So you bought an HDR TV. Now what?
By clicking one of our links you're supporting our labs and our independence, as we may earn a small share of revenue. Recommendations are separate from any business incentives.
So, you finally made the leap and invested in a shiny new 4K TV, but now you're hearing all sorts of chatter about "HDR this" and "Dolby Vision that." You just spent a bunch of a new TV, so you obviously want to know all about the latest craze.
In a nutshell, HDR—which stands for High Dynamic Range—is a type of content that is specially designed to push your HDR-compatible TV to its limit. Highlights are brighter, shadows are darker, and everything looks more lifelike and colorful.
Beyond that, HDR can be quite confusing, especially since the TV makers themselves are just starting to sort everything out. Don't worry, we're here to help.
For the most part, if your TV is from 2015 or earlier, it's unlikely it'll support the layer of information that makes an HDR movie special. You can think of this layer like the icing on a cake. If your TV can't handle it, it'll just ignore it.
Now, a few TVs say they support HDR because they can read this layer, but the TVs aren't good enough to take advantage of it. An easy way to know you're getting a good one is to look for this badge on a new TV:
If you see this badge, it means the TV meets certain performance guidelines and it can handle standard "HDR10" HDR content. One exception to this is Vizio TVs, since Vizio isn't a part of the UHD Alliance that came up with the badge. Most of Vizio's 2016 TVs should be able to handle HDR just fine.
Of course, Vizio TVs do support a different kind of HDR: Dolby Vision.
They're not very different, at the moment. Basically, HDR10 is the open standard for HDR supported by most TV manufacturers. Dolby Vision is proprietary, and it's only supported by a few manufacturers like Vizio, LG, TCL, and Philips.
In most cases, you don't need to worry about it. But if you see that your TV is compatible with "HDR" or "HDR10" or "Dolby Vision" just know that they mostly mean the same thing. For more on the differences, check out our comparison article here.
To send 4K and HDR content over an HDMI cable, you need to make sure that both the TV and whatever it's hooked up to support HDMI 2.0a. Luckily, older HDMI cables should work just fine with these new HDMI 2.0a devices—most of the time—since the cables are physically the same. Older cables just may not have enough bandwidth to support sending that much information at once, in which case you'll need newer HDMI 2.0a cables.
Our advice would be to try out your existing cables before you spend money on new ones you don't need. Or at the very least, keep those receipts!
The short answer is no; if you have an HDR-compatible TV and just want to watch movies, it should come with apps like Netflix and Amazon Prime which will have some HDR movies you can stream if your internet connection is fast enough. Each service has a small (but growing) selection of HDR content like movies and original programming, such as Netflix's Marco Polo.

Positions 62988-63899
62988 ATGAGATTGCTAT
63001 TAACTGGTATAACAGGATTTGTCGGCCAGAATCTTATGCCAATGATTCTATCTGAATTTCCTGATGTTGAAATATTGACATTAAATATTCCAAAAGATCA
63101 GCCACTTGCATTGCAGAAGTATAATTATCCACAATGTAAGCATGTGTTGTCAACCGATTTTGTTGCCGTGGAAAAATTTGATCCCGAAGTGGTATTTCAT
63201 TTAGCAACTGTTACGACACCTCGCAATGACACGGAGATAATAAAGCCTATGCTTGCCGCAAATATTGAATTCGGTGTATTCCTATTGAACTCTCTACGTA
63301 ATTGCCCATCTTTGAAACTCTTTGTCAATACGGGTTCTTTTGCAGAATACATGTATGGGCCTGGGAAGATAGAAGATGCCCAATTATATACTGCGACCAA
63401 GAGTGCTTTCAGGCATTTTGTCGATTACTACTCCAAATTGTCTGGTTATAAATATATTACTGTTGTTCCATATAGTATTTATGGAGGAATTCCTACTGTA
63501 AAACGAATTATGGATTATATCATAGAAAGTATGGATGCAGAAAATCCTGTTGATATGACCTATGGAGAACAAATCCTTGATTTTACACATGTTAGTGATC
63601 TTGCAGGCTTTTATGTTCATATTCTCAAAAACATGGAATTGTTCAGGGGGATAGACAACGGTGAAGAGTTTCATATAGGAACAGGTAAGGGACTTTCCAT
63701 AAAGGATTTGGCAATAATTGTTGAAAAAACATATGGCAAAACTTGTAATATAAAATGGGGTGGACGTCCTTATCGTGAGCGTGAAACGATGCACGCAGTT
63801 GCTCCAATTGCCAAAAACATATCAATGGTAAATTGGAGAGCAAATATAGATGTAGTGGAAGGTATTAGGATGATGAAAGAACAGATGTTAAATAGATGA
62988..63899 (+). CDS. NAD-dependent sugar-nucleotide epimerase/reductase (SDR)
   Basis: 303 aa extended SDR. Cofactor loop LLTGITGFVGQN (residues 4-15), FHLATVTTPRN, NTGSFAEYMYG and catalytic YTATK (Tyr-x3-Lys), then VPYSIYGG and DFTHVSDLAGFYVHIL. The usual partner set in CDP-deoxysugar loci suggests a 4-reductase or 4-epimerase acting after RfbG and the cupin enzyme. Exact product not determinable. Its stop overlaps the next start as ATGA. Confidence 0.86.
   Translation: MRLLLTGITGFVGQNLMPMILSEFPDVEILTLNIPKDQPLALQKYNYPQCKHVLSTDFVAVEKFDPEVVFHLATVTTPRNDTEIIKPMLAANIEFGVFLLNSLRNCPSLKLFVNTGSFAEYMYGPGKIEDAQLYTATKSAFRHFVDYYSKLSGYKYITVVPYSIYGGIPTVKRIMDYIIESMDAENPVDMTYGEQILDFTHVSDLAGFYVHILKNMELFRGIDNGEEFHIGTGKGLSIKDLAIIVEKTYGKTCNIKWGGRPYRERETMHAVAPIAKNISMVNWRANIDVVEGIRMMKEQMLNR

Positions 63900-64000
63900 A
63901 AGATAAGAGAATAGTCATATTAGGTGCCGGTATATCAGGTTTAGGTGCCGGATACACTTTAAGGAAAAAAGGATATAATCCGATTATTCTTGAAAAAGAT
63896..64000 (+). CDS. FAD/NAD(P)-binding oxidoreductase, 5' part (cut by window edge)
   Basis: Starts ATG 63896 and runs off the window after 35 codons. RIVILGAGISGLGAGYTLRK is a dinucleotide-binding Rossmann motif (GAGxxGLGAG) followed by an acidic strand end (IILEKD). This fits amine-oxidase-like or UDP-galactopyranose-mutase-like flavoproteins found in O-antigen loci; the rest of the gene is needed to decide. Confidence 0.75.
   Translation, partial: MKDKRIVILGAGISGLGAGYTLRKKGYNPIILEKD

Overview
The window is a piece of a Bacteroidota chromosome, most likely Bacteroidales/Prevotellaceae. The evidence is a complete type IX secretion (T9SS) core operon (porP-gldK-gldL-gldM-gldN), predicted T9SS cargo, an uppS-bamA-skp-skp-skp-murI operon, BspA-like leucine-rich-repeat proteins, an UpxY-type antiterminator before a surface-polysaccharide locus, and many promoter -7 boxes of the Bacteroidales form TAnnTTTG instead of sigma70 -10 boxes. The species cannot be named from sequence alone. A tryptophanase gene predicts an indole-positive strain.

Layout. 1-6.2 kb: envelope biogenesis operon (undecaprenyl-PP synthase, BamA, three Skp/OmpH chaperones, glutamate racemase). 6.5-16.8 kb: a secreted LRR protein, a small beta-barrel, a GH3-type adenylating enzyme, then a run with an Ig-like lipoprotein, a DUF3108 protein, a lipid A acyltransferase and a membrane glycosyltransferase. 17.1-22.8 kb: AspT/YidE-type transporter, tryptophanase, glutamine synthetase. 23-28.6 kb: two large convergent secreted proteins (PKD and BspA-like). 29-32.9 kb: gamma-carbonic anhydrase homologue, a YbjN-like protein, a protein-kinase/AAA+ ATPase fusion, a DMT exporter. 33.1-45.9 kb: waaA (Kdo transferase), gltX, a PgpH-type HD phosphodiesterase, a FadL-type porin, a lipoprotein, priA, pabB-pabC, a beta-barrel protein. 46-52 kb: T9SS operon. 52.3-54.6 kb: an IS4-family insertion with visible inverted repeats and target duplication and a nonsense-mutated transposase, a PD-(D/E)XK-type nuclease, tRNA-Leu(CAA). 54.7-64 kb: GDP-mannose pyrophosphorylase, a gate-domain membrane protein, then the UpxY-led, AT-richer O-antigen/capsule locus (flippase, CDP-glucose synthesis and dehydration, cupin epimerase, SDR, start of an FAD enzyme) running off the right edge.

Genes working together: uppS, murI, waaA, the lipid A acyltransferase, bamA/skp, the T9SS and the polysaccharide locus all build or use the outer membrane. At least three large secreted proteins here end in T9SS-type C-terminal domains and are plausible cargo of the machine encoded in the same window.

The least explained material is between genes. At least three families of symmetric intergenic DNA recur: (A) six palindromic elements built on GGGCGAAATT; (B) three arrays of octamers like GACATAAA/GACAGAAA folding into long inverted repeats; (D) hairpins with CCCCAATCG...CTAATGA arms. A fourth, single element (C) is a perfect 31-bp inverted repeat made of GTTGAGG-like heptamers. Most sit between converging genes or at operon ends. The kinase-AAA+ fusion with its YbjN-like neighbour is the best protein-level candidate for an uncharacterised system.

It's important to note that if you like to watch Netflix on your TV through a third-party streaming box like an older Roku, Apple TV, Chromecast, or PS4, then that may not be able to stream in 4K because they lack HDMI 2.0a ports. The built-in apps on your TV should support HDR just fine, but newer 4K-compatible boxes are just coming to market now.
If you want to watch newer 4K/UHD Blu-ray discs in HDR, then you'll definitely need a new player; your older HD Blu-ray player can't play the newer 4K/UHD discs that have the HDR version of the movie. Since new, 4K-compatible Blu-ray players are expensive, we recommend looking at a console like the new Xbox One S, which costs about the same as a standalone 4K/UHD Blu-ray player but can stream HDR and play games to provide more value.
No, although most newer ones are. You'll want to look at the box. First, make sure you're looking at a newer 4K/UHD Blu-ray and not an older one. It's pretty obvious, since usually 4K/UHD is printed right at the top.
Finding out if the disc supports HDR isn't much harder. In most cases, there will be some kind of "HDR" sticker on the front of the box. This lets you know that the version on the disc is set up to play in HDR if your TV is compatible. Be mindful that many of these movies come with digital versions that you can stream, and that version may or may not also be available in HDR.
This can be a little tricky. In most cases, your TV will just automatically kick into an HDR mode when it detects HDR content and something will pop onto the screen letting you know it's working.
When streaming from Netflix and Amazon Prime, it's important to make sure that what you're watching is actually available in HDR. Not everything is, but if your TV is HDR-compatible and the content is available, you'll see a little HDR or Dolby Vision logo letting you know you're good to go.
In both cases, you'll want to make sure your connection is fast and that your settings allow for 4K. For Netflix, you'll also need to pay for the higher 4K subscription tier, otherwise HDR won't be available.